The remarkable stomata of horsetails (Equisetum)

Horsetails are an ancient group of land plants that possess many unusual features, including the structure and development of the apertures (stomatal pores) in the epidermis. In addition to a symmetric pair of guard cells, stomata in Equisetum are delimited by an overlying pair of neighbour cells with characteristic vault-like radiating thickenings. Stomatal development involves a well-defined series of asymmetric and symmetric mitoses.

Drawings of Equisetum stomata.
Drawings of Equisetum stomata. (A) ; fig. 10 from Duval-Jouve (1864). (B) E. fluviatile; fig. 12 from Riebner (1925).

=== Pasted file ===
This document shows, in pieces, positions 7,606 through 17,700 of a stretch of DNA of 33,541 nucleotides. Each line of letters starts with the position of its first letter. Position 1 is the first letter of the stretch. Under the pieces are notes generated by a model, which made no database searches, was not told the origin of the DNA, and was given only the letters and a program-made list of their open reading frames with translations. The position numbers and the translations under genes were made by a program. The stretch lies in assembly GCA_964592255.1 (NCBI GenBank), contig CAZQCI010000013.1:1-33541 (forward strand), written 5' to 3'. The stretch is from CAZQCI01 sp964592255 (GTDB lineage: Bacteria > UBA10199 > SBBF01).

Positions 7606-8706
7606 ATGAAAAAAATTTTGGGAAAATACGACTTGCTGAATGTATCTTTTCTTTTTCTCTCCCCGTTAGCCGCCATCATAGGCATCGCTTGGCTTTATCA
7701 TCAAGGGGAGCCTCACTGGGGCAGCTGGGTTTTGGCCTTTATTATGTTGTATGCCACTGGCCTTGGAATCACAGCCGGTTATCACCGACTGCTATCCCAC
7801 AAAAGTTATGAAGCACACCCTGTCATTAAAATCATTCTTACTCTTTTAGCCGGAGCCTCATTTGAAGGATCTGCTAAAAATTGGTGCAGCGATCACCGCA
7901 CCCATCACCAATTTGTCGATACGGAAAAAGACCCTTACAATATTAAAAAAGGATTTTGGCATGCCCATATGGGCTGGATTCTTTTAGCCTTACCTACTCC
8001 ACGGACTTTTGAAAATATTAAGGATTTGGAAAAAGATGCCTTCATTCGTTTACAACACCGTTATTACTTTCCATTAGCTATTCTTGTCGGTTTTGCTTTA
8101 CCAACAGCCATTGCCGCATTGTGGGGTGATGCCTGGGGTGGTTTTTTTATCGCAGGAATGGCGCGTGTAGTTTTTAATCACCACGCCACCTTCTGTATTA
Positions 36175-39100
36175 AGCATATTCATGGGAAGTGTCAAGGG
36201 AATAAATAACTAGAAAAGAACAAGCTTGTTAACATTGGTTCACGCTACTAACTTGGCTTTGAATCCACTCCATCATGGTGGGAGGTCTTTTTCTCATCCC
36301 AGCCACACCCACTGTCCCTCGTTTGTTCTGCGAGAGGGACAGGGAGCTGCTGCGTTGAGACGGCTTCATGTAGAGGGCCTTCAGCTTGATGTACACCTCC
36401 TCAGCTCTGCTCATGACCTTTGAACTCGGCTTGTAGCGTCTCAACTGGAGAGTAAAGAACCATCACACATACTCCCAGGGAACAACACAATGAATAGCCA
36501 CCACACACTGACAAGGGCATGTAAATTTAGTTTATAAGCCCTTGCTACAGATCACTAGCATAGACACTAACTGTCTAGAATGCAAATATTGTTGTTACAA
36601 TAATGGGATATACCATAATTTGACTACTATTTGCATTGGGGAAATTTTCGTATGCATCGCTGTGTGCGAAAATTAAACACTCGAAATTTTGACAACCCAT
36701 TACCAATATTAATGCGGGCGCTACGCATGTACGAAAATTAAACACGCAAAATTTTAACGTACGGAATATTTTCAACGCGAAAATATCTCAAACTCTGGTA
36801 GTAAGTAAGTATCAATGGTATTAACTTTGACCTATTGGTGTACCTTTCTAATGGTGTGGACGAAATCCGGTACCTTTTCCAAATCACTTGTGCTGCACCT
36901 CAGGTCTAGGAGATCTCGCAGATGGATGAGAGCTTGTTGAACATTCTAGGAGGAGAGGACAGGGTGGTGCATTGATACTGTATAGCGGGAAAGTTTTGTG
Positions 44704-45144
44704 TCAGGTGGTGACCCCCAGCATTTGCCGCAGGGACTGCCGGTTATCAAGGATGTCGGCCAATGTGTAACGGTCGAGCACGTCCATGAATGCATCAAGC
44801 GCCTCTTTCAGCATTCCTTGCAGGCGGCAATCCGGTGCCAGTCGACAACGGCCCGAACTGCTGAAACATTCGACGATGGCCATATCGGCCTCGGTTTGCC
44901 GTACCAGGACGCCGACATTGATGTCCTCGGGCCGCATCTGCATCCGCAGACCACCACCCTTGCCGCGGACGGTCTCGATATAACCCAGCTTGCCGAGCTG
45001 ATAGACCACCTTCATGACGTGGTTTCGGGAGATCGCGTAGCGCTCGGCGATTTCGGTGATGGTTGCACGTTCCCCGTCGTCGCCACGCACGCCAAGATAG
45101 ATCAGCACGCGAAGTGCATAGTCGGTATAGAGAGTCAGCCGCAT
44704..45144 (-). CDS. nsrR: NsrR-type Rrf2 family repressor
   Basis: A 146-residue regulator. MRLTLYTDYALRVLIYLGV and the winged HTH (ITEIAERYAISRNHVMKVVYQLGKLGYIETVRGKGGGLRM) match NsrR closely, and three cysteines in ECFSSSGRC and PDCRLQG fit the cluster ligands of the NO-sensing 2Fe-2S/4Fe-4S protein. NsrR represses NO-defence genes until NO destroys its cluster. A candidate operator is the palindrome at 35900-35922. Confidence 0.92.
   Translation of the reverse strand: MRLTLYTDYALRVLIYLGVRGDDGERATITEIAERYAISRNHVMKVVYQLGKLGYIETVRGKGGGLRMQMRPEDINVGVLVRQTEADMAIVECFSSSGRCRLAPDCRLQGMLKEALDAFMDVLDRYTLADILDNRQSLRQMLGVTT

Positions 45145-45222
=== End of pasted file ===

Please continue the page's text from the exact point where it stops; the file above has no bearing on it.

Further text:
The results of Cullen and Rudall contribute to our understanding of the diverse patterns of stomatal development in land plants. They add to a considerable catalogue of highly unusual traits of horsetails – one of the most evolutionarily isolated land-plant taxa.

Reference List

Erin Cullen, Paula J. Rudall, 2016, 'The remarkable stomata of horsetails (Equisetum): patterning, ultrastructure and development', Annals of Botany, vol. 118, no. 2, pp. 207-218